Wednesday, May 13, 2009
Sunday, May 10, 2009
OK, in case you've been encased in a block of carbomite* since 1966, here's a recap:
Star Trek (the Paramount sci-fi franchise) had effectively written itself in a corner. Nemesis was depressing. Enterprise was inspiring, but had never built a fan base. J.J. Abrams, of Lost fame, pulled a clever hattrick. He lost the whole series of series that had gone before. Abrams rebooted Star Trek, not in the sense of reimagining it, but in the sense of shit-canning its existing timeline.
All the storylines. All the plots ...
Star Trek (the Original Series)
Star Trek: The Next Generation
Star Trek: Deep Space Nine
Star Trek: Voyager
Gone. Not to mention ...
Star Trek: The Motion Picture
Star Trek: The Wrath of Khan
Star Trek: The Search for Spock
Star Trek: The Voyage Home
Star Trek: The Final Frontier
Star Trek: The Undiscovered Country
Star Trek: Generations
Star Trek: First Contact
Star Trek: Insurrection
Star Trek: Nemesis
A ballsy move on Abrams' part.
Even the freaking original Star Trek pilot The Menagerie (starring Jeffrey "good-enough-to-play-Jesus-Christ-but-not-up-to-the-task-of-seducing-green-women" Hunter) as Captain Pike is gone, because it happened after the disruption to the timeline in this movie.
To be fair, Star Trek: Enterprise remains canon, because it happened before the disruption of the original Star Trek timeline. Everything else ...
It's as the Star Trek universe was an Etch-a-Sketch drawing.
And Abrams picked it up and shooked it to a randomized nothingness of pure potentiality.
OK, so, what's up with that?
Essentially, a pissed of Romulan travels back in time, kill Captain Kirk's father and blows up Vulcan. Kirk winds up on the Enterprise after cheating on his Kobayashi Maru finals. Captain Pike winds up in a wheelchair again -- but he's not horribly disfigured and promoted to Admiral, so it ain't all bad. Kirk, in the process, saves planet Earth. Yay. Oh, forgot to mention, through clever manuevering, Kirk winds up in the Captain's chair of the Enterprise a full 5 to 7 years before he does in the original series. Essentially, this punk kid from Iowa winds up as a Starship Captain at the age of freaking 24 after being booted out of the Star Fleet Academy.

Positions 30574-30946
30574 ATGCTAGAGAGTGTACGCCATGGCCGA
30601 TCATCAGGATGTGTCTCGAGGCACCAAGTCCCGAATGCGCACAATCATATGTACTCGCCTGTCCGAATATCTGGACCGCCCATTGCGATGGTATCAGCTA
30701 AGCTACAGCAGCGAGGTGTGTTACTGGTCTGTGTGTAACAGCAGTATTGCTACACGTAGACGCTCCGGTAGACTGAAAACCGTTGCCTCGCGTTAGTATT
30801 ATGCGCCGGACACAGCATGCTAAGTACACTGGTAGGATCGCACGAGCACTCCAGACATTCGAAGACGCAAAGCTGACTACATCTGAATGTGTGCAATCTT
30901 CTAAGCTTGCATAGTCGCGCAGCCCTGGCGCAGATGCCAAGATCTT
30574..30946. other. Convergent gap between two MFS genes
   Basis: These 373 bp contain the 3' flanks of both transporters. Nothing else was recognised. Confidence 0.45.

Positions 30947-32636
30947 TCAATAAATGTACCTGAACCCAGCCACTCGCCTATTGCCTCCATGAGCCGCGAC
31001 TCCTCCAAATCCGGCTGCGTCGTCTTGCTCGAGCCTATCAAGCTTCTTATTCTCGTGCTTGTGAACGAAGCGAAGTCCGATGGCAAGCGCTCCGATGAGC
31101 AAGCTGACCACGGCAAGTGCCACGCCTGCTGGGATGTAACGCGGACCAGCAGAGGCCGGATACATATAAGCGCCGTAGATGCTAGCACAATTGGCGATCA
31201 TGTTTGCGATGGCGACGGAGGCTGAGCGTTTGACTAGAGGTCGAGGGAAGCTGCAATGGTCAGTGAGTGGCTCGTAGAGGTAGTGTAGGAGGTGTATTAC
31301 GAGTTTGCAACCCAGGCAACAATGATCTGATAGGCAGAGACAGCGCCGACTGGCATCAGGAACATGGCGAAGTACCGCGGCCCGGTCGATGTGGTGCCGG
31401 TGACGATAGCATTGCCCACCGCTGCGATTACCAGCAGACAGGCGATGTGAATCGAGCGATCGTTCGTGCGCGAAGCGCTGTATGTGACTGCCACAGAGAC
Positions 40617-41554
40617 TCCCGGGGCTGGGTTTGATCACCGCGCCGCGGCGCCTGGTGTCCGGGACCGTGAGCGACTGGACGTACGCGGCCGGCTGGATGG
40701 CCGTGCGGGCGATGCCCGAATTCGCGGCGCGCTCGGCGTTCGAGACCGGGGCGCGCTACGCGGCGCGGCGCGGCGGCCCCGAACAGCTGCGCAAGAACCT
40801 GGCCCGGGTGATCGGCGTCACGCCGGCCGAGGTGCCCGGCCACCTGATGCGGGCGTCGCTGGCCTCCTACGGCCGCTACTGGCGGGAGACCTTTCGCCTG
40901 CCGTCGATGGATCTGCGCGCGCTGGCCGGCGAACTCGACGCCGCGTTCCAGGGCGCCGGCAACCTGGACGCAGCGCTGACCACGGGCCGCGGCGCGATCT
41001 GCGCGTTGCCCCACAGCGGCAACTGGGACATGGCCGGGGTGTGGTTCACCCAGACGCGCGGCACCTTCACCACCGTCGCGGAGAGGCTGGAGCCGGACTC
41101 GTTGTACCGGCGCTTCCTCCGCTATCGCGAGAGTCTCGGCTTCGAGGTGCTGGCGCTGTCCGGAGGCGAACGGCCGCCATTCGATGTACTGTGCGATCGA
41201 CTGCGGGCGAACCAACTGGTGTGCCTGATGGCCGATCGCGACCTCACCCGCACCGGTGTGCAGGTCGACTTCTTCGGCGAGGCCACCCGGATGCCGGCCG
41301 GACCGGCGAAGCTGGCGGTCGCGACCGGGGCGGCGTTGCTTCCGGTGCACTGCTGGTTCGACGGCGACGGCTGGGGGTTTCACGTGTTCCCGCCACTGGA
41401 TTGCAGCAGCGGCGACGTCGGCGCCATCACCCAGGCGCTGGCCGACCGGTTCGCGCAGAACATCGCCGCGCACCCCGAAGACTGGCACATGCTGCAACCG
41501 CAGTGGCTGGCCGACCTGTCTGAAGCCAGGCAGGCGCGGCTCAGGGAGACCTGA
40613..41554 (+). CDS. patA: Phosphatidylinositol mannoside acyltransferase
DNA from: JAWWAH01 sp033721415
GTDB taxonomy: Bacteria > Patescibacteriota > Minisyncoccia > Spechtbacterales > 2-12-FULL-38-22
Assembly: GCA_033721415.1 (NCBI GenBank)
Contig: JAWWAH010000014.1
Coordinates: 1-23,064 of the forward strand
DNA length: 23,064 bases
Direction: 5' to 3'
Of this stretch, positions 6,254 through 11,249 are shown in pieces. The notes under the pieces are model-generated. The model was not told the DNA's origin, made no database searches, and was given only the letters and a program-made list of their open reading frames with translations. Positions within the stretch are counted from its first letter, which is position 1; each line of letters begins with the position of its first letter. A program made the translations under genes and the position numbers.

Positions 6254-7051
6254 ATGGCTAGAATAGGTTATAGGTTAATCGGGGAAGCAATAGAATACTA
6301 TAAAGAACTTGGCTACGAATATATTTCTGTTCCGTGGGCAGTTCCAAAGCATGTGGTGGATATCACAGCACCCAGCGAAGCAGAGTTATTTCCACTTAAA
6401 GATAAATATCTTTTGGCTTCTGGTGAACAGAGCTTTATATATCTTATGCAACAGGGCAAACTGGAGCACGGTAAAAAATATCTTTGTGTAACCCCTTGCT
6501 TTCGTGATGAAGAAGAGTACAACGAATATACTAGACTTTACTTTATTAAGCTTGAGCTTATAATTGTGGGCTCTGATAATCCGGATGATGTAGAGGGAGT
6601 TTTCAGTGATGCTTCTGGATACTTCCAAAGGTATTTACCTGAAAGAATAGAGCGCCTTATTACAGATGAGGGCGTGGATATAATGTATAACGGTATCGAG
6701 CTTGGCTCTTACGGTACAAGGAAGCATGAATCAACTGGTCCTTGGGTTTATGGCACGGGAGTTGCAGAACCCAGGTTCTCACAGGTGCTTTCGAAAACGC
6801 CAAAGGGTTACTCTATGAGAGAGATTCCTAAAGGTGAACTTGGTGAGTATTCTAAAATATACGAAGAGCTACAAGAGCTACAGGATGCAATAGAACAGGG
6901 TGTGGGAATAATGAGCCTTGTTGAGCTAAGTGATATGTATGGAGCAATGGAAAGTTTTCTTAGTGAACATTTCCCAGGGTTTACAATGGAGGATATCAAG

Abrams has managed to do a few big things:
He's jettisoned all the existing storylines and made infinite storylines possible.
He's also shitcanned the later, darker and/or more politically correct Star Trek incarnations. He's gone back to a young Kirk and the original crew -- a cocky, womanizing, Testosterone-soaked Kirk who, literally, sleeps with a green woman as the movie opens. Along with Kirk, there's a conflicted Spock, a 17-year-old Checkov who pronounces his Vs as Ws, a cranky Dr. McCoy, an engaging Scotty, a fencing master Sulu, and a multilinguistic Uhuru with her drop-dead gorgeous legs in the miniskirt of the future.
The diehard Trekkies who never accepted Star Trek: the Next Generation and all the rest of it will eat it up.
The 20something target audience -- who have no stake or nostalgic buzz from the original material -- will also eat it up.
Storywise, Abrams proves himself brilliant. Hey, great storyteller. Lousy logic, lousy science. (A black hole isn't a dimensional gateway, it's a dimensional trash compactor. There ain't no such thing as red matter. If the Romulans attack Earth with a ginormous intergalactic can opener, the evil ship would be surrounded with earth vessels attacking it. Etc., etc.) But, screw science and logic. It's a ripping yarn, however preposterous.
*This is a double pun, not a mistake. In "Star Wars: The Empire Strikes Back," Han Solo was encased in a block of CARBONITE. In "The Carbomite Maneuver," James T. Kirk bluffed his way out of an alien standoff by saying all Federation ships came equipped with a self-destruct device triggered to explode a lump of CARBOMITE.